North Mississippi AllstarFebruary 26, 2010Highline BallroomNew York, NYTaped and Transferred by T.J. Samulis
Thursday, April 8, 2010
South Memphis String Band -04.02.2010 - World Cafe Live (Upstairs)
Last Friday I was extremely privileged to have an opportunity to see the South Memphis String Band perform at the World Cafe Live. The trio of Luther Dickinson, Alvin Youngblood Hart and Jimbo Mathus all have found success in their respected musical endeavors: Heart as a Grammy winning solo blues musician, Mathis with the Squirrel Nut Zippers, and Dickinson with the North Mississippi Allstars and the Black Crowes. They brought along Justin Showah on upright acoustic bass as an added bonus to the String Band. The four musicians took their seats on the stage, cluttered with a wide array of instruments, ready to entertain. It was confirmed by Mathus early on that every instrument would be played and the mic would be passed between musicians all night.
And with that the room was transported to a front porch in South Memphis from yesteryear. The String Band played a collection of covers and originals rich with folklore. The first part of the set was highlighted by Worry 'Bout Your Own Backyard, Bootlegger's Blues, Deep Blue Sea and a cover of Woody Guthrie's Hard Travelin'.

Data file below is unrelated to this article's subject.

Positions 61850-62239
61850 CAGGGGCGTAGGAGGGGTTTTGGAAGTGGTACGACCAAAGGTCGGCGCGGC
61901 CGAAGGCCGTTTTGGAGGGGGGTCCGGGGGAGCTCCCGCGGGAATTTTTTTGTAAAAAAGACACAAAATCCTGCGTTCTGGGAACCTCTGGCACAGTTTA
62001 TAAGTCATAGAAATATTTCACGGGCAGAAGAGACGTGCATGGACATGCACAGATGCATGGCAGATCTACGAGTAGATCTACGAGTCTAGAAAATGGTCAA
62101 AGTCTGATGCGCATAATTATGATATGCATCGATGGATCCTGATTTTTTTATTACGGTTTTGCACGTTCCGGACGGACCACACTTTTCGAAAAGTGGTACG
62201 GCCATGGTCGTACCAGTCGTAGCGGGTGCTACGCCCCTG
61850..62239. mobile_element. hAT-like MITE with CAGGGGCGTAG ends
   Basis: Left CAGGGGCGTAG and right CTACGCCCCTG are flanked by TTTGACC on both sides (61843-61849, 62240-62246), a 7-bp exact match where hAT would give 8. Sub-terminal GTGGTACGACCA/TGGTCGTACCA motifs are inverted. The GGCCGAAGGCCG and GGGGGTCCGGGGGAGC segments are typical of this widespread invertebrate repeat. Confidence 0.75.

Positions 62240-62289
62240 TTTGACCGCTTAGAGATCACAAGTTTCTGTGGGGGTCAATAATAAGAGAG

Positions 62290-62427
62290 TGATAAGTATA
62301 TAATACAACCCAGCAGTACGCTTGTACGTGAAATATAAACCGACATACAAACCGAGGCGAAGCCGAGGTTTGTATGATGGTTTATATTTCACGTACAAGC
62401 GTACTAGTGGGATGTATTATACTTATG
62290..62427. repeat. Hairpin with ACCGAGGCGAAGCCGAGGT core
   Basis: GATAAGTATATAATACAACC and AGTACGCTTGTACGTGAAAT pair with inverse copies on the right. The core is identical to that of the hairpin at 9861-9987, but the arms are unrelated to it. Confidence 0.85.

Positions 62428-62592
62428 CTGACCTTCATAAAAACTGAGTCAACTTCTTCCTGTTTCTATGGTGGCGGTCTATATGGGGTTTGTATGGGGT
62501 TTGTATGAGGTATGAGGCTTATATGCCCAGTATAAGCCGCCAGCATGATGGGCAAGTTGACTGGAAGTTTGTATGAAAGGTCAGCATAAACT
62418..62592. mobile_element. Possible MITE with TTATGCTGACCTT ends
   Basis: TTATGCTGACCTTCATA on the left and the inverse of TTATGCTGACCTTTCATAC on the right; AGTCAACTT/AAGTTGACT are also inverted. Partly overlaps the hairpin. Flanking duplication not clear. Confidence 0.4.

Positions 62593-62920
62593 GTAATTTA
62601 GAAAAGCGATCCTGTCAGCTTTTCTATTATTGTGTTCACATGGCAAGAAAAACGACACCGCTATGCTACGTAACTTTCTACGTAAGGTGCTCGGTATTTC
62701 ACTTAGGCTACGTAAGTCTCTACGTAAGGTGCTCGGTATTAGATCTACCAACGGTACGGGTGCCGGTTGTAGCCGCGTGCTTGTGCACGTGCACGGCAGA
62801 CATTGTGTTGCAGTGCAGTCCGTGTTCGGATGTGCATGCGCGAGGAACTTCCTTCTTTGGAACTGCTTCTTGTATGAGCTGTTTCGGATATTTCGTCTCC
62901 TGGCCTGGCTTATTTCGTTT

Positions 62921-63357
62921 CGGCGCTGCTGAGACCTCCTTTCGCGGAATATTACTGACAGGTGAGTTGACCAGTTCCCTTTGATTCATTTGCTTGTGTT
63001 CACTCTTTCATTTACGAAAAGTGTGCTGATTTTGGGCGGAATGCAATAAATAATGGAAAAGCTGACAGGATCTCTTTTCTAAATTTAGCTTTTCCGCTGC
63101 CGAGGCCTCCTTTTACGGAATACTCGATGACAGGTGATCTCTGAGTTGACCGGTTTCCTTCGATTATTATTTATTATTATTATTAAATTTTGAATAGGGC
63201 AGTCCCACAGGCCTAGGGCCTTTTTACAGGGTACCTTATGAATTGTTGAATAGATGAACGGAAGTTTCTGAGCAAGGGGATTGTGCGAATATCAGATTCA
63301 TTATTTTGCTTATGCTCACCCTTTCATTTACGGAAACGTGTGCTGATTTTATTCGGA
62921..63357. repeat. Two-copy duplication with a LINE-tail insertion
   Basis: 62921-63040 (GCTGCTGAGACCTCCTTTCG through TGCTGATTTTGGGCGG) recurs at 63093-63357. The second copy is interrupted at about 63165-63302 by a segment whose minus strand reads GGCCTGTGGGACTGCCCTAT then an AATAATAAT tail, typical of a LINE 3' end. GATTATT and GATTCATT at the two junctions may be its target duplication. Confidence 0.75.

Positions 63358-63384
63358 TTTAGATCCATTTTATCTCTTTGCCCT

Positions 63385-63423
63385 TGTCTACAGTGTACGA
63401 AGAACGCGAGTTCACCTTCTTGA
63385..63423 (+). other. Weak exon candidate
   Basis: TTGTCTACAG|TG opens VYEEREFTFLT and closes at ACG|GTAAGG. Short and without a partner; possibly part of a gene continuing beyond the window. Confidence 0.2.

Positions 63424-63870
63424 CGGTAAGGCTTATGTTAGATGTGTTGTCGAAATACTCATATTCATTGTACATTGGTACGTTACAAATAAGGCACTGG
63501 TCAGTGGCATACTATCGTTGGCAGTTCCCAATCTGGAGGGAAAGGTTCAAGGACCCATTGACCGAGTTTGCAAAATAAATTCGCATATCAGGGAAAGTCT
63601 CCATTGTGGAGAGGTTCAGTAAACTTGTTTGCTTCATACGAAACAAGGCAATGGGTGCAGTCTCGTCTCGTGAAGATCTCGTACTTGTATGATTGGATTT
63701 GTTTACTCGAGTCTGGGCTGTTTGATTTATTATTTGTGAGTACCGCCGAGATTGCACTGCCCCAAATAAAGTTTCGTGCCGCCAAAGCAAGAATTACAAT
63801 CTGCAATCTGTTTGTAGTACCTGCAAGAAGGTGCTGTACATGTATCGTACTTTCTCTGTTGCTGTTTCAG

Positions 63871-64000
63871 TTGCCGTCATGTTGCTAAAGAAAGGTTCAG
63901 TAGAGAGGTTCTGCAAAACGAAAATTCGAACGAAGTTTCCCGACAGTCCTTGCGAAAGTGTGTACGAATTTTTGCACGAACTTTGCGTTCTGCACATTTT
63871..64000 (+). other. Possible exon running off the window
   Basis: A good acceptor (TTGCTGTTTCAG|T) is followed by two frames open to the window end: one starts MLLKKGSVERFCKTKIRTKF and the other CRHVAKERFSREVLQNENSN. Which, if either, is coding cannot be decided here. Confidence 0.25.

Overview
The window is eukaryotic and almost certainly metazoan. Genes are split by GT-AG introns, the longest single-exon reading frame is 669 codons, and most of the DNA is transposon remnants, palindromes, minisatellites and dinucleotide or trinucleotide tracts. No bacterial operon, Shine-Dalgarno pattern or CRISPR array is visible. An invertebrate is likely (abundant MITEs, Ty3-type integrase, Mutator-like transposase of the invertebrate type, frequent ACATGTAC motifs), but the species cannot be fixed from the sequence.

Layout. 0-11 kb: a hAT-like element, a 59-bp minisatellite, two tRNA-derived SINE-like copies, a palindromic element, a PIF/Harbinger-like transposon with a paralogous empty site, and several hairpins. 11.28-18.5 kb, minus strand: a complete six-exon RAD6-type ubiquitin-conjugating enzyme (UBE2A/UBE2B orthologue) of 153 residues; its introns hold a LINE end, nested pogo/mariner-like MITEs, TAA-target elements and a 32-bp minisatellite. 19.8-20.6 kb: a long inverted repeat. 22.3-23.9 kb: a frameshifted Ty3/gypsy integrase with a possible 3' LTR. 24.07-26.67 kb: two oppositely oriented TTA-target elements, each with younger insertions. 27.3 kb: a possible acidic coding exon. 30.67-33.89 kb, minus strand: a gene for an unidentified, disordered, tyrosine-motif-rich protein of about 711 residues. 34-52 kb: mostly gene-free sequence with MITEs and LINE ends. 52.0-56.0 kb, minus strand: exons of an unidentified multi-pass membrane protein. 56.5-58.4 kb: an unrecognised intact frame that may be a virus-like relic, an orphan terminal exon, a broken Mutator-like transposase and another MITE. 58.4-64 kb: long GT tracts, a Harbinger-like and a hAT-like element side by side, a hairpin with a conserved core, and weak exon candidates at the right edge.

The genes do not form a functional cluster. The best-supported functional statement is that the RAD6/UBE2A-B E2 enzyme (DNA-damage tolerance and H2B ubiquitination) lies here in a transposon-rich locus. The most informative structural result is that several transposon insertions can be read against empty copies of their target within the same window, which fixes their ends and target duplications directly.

Prior to Carrier Line, Mathus acknowledged the life work of Alan Lomax saying "[the song Carrier Line] might have been lost to time...if it wasn't for the magic of recording technology." If your not familiar, Lomax is a pioneer responsible for accummulating one of the largest collection of folk music through his job with the Library of Congress. He brought portable recording equpipment on location and captured interviews and performances of folk musicians amongst other things. Although the circumstances are different, I feel us "tapers" still play that role of preserving music for future generations. It was definitely gratifying to hear musicians acknowledge the efforts made to record live music on location.
The second half of the show was the most laid back AND absolutely raging set I've heard in a while. It was the heat even considering the relaxed nature of the show. What started with Carrier Line led right into Bloody Bill, a song they wrote on the way to their first gigs. I don't know much about the Civil War leader, but the I'm still scared shitless after this song. Using a flute, the jawbone of some large animal and a guitar that looked like a cigar box the four created some haunting themes.
Luther Dickinson then took over for about ten minutes and proved outside the electric realm why he is still king. He lead the band through a melody tunes including the NMA tune Mississippi Boll Weevil that was damn near perfect. Overall, I couldn't ask for a better show from this group. The level of playing from all four was top notch. Definitely check it out for yourself: